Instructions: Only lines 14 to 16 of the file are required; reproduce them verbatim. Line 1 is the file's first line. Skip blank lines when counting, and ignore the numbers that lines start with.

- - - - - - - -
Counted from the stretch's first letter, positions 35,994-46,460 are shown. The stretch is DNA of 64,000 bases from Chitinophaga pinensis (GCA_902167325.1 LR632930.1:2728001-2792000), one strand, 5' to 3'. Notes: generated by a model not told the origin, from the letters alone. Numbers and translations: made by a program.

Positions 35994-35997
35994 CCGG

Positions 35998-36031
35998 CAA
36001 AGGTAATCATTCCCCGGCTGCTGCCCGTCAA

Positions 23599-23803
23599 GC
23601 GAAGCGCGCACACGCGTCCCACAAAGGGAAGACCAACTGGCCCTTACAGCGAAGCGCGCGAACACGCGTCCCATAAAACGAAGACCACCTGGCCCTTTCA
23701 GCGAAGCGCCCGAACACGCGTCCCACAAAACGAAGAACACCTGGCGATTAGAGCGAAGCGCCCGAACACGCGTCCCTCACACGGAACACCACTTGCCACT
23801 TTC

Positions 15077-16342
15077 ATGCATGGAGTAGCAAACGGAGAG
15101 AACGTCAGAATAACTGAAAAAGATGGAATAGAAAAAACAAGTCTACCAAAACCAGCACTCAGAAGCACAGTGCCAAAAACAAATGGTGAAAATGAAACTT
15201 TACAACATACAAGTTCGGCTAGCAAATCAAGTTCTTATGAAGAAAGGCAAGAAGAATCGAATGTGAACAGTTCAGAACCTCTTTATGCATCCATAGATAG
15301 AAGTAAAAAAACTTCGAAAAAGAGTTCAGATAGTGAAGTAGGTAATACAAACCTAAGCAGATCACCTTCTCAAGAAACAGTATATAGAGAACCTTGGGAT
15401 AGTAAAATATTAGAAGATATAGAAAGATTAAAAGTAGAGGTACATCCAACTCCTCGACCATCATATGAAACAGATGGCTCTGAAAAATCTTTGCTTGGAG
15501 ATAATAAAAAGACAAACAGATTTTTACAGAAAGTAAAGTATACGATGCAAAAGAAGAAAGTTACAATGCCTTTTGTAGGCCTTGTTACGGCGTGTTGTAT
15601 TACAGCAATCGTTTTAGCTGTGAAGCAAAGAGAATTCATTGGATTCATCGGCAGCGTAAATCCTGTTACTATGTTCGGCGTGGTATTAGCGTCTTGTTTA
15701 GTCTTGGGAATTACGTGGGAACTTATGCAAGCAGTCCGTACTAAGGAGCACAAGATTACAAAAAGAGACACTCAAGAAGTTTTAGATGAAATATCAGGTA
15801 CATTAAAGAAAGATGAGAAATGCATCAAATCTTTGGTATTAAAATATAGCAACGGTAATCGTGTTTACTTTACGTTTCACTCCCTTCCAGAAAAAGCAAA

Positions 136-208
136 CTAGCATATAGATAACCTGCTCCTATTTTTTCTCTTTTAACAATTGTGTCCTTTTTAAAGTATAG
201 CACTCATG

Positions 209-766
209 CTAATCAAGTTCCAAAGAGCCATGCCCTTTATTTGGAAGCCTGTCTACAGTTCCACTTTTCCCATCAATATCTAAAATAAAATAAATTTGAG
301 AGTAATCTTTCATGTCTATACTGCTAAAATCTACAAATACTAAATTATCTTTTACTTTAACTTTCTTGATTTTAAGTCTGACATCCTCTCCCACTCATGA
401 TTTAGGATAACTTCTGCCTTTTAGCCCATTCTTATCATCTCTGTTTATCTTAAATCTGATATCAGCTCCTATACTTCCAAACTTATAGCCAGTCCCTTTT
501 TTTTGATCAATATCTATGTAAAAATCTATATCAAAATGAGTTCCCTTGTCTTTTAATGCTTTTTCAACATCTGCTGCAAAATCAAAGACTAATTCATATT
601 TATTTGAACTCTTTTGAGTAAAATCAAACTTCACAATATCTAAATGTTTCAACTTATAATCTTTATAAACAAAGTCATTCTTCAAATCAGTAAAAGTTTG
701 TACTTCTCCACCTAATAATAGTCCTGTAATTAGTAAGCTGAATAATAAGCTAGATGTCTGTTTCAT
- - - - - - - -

15101 AACGTCAGAATAACTGAAAAAGATGGAATAGAAAAAACAAGTCTACCAAAACCAGCACTCAGAAGCACAGTGCCAAAAACAAATGGTGAAAATGAAACTT
15201 TACAACATACAAGTTCGGCTAGCAAATCAAGTTCTTATGAAGAAAGGCAAGAAGAATCGAATGTGAACAGTTCAGAACCTCTTTATGCATCCATAGATAG
15301 AAGTAAAAAAACTTCGAAAAAGAGTTCAGATAGTGAAGTAGGTAATACAAACCTAAGCAGATCACCTTCTCAAGAAACAGTATATAGAGAACCTTGGGAT